As a former race car driver, I have owned and driven a variety of impressive and unique racing cars. The most notable to me include various Ferrari race cars that participated in the Ferrari Corse Clienti Programme. One of my most prized possessions is a Ferrari Formula One race car. I am a student of Ferrari’s history, an admirer of the carmaker’s accomplishments, and I applaud what they have done for the sport of racing. 

Ferrari’s story officially began in 1947 when they built their first car under the Ferrari marque. The manufacturer was founded by Enzo Ferrari, who was an avid race car driver and devoted his entire life to racing. Ferrari built the iconic 125 S, which drove through the historic factory gates on Via Abetone Inferiore in Maranello. Enzo Ferrari was a driver for Alfa Romeo for five years and then founded Scuderia Ferrari in Modena, Italy in 1929. Enzo did not want to produce road cars, so Scuderia Ferrari only created and worked with race cars that were driven by some of the most famous drivers of all time. 

Scuderia Ferrari quickly gained a notable reputation and “soon became the technical racing department for Alfa Romeo in 1933.” In 1939, Enzo left Alfa Romeo and began Auto Avio Construzioni to manufacture machine tools and aircraft parts. In 1940, Enzo created two new sports car models, the Auto Avio Construzioni 815 and Fiat 508C.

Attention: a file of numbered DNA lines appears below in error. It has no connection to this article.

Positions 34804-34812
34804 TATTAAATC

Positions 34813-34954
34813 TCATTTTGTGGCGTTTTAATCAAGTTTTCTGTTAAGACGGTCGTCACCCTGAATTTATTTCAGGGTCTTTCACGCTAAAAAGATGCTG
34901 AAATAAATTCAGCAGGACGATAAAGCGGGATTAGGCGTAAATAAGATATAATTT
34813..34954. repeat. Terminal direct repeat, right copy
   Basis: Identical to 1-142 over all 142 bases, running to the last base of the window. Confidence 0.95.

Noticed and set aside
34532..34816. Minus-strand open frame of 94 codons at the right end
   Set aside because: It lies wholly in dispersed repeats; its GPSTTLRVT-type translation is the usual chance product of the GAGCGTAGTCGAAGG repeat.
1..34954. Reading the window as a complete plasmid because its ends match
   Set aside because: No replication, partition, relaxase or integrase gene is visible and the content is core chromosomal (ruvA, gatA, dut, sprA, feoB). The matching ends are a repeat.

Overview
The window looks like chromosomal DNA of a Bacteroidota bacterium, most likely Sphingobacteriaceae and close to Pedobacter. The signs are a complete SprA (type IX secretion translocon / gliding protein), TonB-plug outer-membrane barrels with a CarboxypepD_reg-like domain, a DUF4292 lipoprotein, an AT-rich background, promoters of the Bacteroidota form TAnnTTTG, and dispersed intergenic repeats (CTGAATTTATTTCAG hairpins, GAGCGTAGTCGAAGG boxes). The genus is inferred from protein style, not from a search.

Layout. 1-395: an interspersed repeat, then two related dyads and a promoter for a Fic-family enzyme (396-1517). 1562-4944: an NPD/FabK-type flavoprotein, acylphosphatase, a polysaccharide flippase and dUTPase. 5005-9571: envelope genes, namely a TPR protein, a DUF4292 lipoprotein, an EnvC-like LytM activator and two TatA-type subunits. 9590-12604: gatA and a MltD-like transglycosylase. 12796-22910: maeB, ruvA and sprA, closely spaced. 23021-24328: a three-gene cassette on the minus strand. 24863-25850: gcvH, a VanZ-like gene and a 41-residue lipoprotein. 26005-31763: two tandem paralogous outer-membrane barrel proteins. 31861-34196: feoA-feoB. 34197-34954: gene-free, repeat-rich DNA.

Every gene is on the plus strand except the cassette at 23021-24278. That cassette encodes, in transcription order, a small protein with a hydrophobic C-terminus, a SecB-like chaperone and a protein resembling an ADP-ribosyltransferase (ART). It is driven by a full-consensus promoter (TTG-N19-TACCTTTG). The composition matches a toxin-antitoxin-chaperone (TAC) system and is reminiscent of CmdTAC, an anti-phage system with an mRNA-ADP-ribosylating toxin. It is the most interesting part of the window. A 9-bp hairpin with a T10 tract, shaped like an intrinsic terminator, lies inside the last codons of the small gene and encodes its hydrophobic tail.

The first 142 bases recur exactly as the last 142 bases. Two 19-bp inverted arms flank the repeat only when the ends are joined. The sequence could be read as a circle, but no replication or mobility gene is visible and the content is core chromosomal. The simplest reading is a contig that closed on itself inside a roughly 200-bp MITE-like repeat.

It wasn’t until 1947 that “the very first Ferrari-badged car [would finally hit the road] and the professional racing circuit.” The 125 Sport won the 1951 Grand Prix and the 1952 World Title. In 1957, the company changed its name to Auto Construzioni Ferrari. 

Throughout the 1960s, competition brewed between Ford Motor Company and Ferrari. Ford began producing the GT, Shelby Cobra, and GT40 Mark II and posed a credible threat to the Ferrari reputation. Although Ford tried to purchase Ferrari, the deal never went through. 

Looking to increase funding to develop and produce new cars, Ferrari sold Fiat S.p.A. a 50% stake late in 1969—when Porsche began production, aiming to supplant Ferrari’s dominance in racing.

Ferrari still held its iconic position as the “dominant European sports car company” through the 1970s and 1980s as Ferrari collected many racing victories and titles throughout Europe. They also dominated the Formula 1 circuit. After Enzo Ferrari died in 1988, Fiat purchased his shares, which brought their stake in the company to 90%. The collaboration lasted until 2015, when Fiat Chrysler Automobiles and Ferrari separated completely. In 2015, Ferrari shares debuted on the NYSE with the ticker symbol RACE. So much public interest was shown in the exciting event that the IPO was oversubscribed, raising more than $800 million.

As a publicly-owned company on the Mercato Telematico Azionario, Ferrari holds an unassailable position as one of the top sports car companies in history. Its impressive legacy is sure to remain intact for years to come.


All quotations in the post are from Brief History of Ferrari,, accessed January 2021.